According to recent reports, JPMorgan (JPM), the US investment banking giant, appointed former Celsius executive Aaron Iovine as its head of crypto regulatory policy yesterday.
CEO Jamie Dimon Calls Crypto Assets “Ponzi Scheme”
JPMorgan Chase & Co. has appointed a new breed head of digital asset regulatory policy, less than a month after CEO Jamie Dimon testified before Congress that cryptocurrencies are “decentralized Ponzi schemes.”
Jamie is well-known for his disdain for cryptocurrency. He did, however, praise blockchain technology, highlighting some of its “real” aspects and citing JPMorgan’s Onyx platform for wholesale payments as an example. In addition, Takis Georgakopoulos, global head of payments at JP Morgan, said in a report that virtual currencies have very little demand as a payment tool.
The investment bank spokeswoman confirmed that Aaron Iovine joined the company this week as executive director for digital assets regulatory policy, a newly created position. He previously served as the head of policy and regulation for cryptocurrency lender Celsius Network Ltd., whose bankruptcy filing shook the digital asset market.
Furthermore, JPMorgan is expanding its policy ranks in the evolving digital asset space, despite increased regulatory scrutiny and a drop in cryptocurrency values. Iovine did not respond to a request for comment. The US-based investment banking also advertised a position for digital assets counsel with its corporate amid Lovine’s hiring.
Iovine will join JPMorgan’s regulatory affairs group, which hired former Davis Polk & Wardwell senior associate Sharon Yang as managing director and global head of regulatory affairs a year ago. Yang previously worked as a deputy assistant secretary at the Treasury Department for international financial markets. Stacey Friedman, who worked as the general counsel in the organization, didn’t comment on the request concerning the company’s interest in lawyers amicable with the distributed ledger technologies. She also refuted to heal a statement concerning Friedman and Lovine.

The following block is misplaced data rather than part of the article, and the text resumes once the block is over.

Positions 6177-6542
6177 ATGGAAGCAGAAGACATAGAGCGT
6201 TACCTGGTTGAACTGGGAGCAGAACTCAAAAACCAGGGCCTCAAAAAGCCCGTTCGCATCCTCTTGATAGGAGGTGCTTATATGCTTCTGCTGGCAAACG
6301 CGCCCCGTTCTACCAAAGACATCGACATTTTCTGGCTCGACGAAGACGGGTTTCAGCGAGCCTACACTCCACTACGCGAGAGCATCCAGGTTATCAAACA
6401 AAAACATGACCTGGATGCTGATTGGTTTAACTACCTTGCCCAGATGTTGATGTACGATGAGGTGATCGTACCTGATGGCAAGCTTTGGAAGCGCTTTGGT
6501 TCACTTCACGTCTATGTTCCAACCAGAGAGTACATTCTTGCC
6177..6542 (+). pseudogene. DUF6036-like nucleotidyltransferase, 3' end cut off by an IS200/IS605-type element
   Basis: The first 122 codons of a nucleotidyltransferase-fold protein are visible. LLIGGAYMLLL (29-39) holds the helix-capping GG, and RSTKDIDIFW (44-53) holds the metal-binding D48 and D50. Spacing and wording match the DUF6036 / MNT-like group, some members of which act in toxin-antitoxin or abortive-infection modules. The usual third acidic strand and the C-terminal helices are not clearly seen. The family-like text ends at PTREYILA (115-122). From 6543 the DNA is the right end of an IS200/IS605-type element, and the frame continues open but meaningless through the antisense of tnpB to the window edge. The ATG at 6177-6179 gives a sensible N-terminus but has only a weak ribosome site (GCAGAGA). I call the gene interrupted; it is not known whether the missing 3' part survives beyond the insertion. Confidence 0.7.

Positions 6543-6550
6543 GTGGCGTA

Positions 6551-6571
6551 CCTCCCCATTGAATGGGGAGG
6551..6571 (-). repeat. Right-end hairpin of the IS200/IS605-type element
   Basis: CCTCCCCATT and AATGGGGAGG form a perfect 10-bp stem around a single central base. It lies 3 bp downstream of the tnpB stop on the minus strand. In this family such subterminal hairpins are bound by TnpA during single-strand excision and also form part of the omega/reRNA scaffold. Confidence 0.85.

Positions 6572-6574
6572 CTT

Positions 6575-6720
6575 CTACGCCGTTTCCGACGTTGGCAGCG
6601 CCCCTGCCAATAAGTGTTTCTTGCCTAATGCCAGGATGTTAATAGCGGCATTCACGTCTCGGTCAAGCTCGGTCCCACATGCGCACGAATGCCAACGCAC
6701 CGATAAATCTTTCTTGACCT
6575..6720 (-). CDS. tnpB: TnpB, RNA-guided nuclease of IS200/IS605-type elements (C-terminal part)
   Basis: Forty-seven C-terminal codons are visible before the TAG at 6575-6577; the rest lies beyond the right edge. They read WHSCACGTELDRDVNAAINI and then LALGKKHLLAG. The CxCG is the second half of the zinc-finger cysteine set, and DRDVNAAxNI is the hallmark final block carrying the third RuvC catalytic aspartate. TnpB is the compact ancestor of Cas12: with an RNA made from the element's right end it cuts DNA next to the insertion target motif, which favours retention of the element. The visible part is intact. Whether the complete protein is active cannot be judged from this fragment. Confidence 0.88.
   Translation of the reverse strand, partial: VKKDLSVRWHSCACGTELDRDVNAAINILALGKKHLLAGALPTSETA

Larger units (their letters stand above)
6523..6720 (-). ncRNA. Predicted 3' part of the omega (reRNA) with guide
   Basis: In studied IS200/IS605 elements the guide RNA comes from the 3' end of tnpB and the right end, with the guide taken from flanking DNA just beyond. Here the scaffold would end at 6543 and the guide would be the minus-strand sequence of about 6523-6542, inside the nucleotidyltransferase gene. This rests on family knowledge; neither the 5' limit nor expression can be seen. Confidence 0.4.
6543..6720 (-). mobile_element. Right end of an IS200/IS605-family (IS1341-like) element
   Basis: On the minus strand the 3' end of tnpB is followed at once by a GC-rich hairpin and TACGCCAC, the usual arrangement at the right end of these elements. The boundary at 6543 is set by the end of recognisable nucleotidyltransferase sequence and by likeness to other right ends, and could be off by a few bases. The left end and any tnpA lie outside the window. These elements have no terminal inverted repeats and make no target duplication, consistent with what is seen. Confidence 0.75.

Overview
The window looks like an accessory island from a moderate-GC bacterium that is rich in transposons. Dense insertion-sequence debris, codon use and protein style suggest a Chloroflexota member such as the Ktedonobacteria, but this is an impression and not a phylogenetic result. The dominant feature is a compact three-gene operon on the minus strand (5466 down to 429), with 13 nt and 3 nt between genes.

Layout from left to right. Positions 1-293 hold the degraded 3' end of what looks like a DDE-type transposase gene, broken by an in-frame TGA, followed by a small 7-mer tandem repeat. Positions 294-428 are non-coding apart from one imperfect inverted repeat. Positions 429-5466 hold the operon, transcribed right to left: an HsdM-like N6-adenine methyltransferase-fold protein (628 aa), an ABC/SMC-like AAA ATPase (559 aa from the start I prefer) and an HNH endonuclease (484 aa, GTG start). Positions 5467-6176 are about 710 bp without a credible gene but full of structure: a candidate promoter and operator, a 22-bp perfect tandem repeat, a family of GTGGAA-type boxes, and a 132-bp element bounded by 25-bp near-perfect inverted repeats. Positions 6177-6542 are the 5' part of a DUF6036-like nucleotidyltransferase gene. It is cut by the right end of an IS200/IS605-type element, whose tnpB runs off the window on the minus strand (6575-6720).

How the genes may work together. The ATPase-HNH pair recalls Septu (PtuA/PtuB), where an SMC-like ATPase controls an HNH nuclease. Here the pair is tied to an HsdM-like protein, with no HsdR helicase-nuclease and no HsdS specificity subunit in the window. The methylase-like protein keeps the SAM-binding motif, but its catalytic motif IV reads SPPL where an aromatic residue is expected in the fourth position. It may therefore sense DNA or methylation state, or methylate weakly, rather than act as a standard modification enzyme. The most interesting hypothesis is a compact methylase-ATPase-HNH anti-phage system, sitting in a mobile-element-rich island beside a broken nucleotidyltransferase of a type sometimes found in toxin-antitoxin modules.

Lovine Among Unsecure Creditors in Crypto Sector
Celsius hired Iovine earlier this year from Cross River Bank, a regional lender that values digital assets. Benjamin Melnicki, formerly of Robinhood Markets Inc., has recently joined the company as its head of cryptocurrency compliance and regulatory. Iovine, an attorney like Melnicki, spent nearly three years at Cross River as the director of policy and regulatory affairs. Iovine joined Cross River in 2019 after nearly a year as a senior regulatory analyst at the law firm White & Case.
Following a public filing, Iovine was part of a Cross River team that lobbied Congress on “general issues focused on financial services, fintech partnerships, and the Paycheck Protection Program” during the first quarter of this year. Regarding his LinkedIn profile, Iovine left Fort Lee, New Jersey-based Cross River in February to join Celsius.
Iovine’s expertise is touted in an online bio as “exploring the future of financial services while working at the intersection of law, policy, and regulation.” He later left Celsius two months after the cryptocurrency rewards and lending platform declared bankruptcy in New York.
The Chapter 11 case has already resulted in large legal bills for Kirkland & Ellis (at least $3.5 million in retainer payments, according to court filings) and other firms. It has also sparked fraud allegations against Celsius, based in London, by a former employee, whom the debtor has accused of deception.
Corresponding to the bankruptcy docket for the Celsius case, Iovine’s name is among thousands of unsecured creditors with claims against the company. Ron Deutsch, a former counsel at Paul, Weiss, Rifkind, Wharton & Garrison, was hired as Celsius’s general counsel and head of mergers and acquisitions last year.